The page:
PVA glues can dissolve water, so if you need to apply thin and even coats of PVA glue, you may dilute it in water. However, the downside is that since PVA glue is water soluble, dried glue can be easily dissolved when it’s submerged in water, decreasing the hold of the PVA glue. 


Other polymer-based glues you know may emit an unpleasant odor, but PVA glue isn’t one of them. This glue has no unpleasant solvent-like odor that might irritate the nose, which is why it is safe for children. 

Clear and flexible even when dry

Another great property of PVA glue is its appearance and flexibility even when dry. It is ideal to use PVA glue for arts and crafts and DIY stuff since the glue dries out in clear color and does not affect and destroy the appearance of your artwork. And unlike other glues that turn yellow over time, PVA glue remains clear even after a long time. This glue is flexible even when dry, an important aspect when bookbinding or woodworking. 

How is PVA Glue Used in Model Building?

applying glue on a model building

We must always highlight the importance of picking the right glue for building models to build your model successfully. There are different types of glue used in model kits, and PVA glue is one of them.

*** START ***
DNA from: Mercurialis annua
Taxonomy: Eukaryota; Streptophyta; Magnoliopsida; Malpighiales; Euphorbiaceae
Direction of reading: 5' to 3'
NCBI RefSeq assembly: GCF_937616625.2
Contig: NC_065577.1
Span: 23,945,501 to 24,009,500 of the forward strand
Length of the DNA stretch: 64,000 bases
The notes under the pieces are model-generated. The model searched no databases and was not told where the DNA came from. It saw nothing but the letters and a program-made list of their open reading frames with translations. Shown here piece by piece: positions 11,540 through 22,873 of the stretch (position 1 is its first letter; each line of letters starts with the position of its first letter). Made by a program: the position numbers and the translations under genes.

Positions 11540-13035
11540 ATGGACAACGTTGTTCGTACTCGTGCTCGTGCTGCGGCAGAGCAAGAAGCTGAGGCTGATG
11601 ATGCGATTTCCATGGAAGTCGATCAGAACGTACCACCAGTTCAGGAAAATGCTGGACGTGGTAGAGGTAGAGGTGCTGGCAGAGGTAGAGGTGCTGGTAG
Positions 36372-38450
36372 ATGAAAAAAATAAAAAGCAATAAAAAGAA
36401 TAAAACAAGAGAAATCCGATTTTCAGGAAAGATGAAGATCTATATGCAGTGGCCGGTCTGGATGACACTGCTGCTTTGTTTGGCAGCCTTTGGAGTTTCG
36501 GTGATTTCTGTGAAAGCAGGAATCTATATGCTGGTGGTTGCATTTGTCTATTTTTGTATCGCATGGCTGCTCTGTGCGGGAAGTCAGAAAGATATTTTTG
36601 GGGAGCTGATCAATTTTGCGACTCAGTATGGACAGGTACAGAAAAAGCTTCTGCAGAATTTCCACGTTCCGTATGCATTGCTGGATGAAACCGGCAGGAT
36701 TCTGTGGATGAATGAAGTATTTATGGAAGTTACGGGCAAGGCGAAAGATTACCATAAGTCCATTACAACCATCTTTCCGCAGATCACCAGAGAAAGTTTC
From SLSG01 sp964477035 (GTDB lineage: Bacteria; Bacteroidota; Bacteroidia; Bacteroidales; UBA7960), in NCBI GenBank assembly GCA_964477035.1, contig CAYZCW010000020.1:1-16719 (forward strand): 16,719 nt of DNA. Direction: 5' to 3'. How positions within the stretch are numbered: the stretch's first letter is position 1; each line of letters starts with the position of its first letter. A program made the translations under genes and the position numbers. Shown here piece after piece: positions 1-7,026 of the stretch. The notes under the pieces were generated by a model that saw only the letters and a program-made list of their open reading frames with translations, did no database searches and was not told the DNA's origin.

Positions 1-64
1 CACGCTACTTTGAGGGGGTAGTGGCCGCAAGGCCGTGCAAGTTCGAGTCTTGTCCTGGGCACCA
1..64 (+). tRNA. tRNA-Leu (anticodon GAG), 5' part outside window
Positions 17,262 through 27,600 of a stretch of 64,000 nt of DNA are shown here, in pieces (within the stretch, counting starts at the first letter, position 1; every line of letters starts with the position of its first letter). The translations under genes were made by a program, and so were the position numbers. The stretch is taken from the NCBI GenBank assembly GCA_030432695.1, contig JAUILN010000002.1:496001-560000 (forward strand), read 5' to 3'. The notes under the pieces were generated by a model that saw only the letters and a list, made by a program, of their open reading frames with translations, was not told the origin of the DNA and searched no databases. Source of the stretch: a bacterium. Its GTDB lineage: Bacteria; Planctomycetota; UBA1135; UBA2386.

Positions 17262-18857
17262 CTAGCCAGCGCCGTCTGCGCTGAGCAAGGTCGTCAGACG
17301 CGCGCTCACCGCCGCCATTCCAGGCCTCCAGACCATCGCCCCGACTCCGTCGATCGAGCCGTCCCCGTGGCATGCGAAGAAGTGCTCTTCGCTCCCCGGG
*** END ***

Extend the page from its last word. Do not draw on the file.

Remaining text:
PVA glues have been used for decades in model building. However, it was eventually phased out as a model building glue. Despite that, PVA glues remain useful in making dioramas and other art crafts. 

PVA glue dries slowly, taking as much as 24 hours to dry out completely. However, the good news is that PVA glue drying out slow allows plenty of time for modifications and improvement on your model. Once the PVA glue dries out completely, it creates a clear and transparent look that would not alter the aesthetic value of the model you’re building. PVA glue’s finish usually depends on the brand you are using – there may sometimes be a glossy finish, and some brands also offer a matte finish. 

You may use PVA glue in two different ways. The first is to apply it to a surface neatly, and then you can now attach different elements you want, such as construction figures, grass, other greeneries, rocks, wooden materials, and much more. Do not worry about PVA glue not sticking since it is compatible with porous surfaces. You may also apply your PVA glue on top of resin water, pour it inside an airbrush, and use the airbrush to spread the glue randomly on any area to create a ripple effect. 

Another smart way of using PVA glue is diluting it in water and combining a small amount of dishwashing soap to create a perfect formula for “scenic glue.” You may apply this formula using a spray bottle or a pipette to stick different materials, like flocks and sand, to create the ground on your model. Since PVA glue is compatible with porous materials, the glue could flow into the gaps of the materials, allowing a strong adhesion on the surface they are on. 

After that, you may spray it with isopropyl alcohol to break down the surface tension, allowing the PVA glue to flow nicely. It would also serve as a sealer before you proceed to the next step in building your model. And if you still aren’t satisfied with the outcome of your model, you can easily clean up the uncured PVA glue with a damp cloth and reposition your materials until you achieve your desired outcome.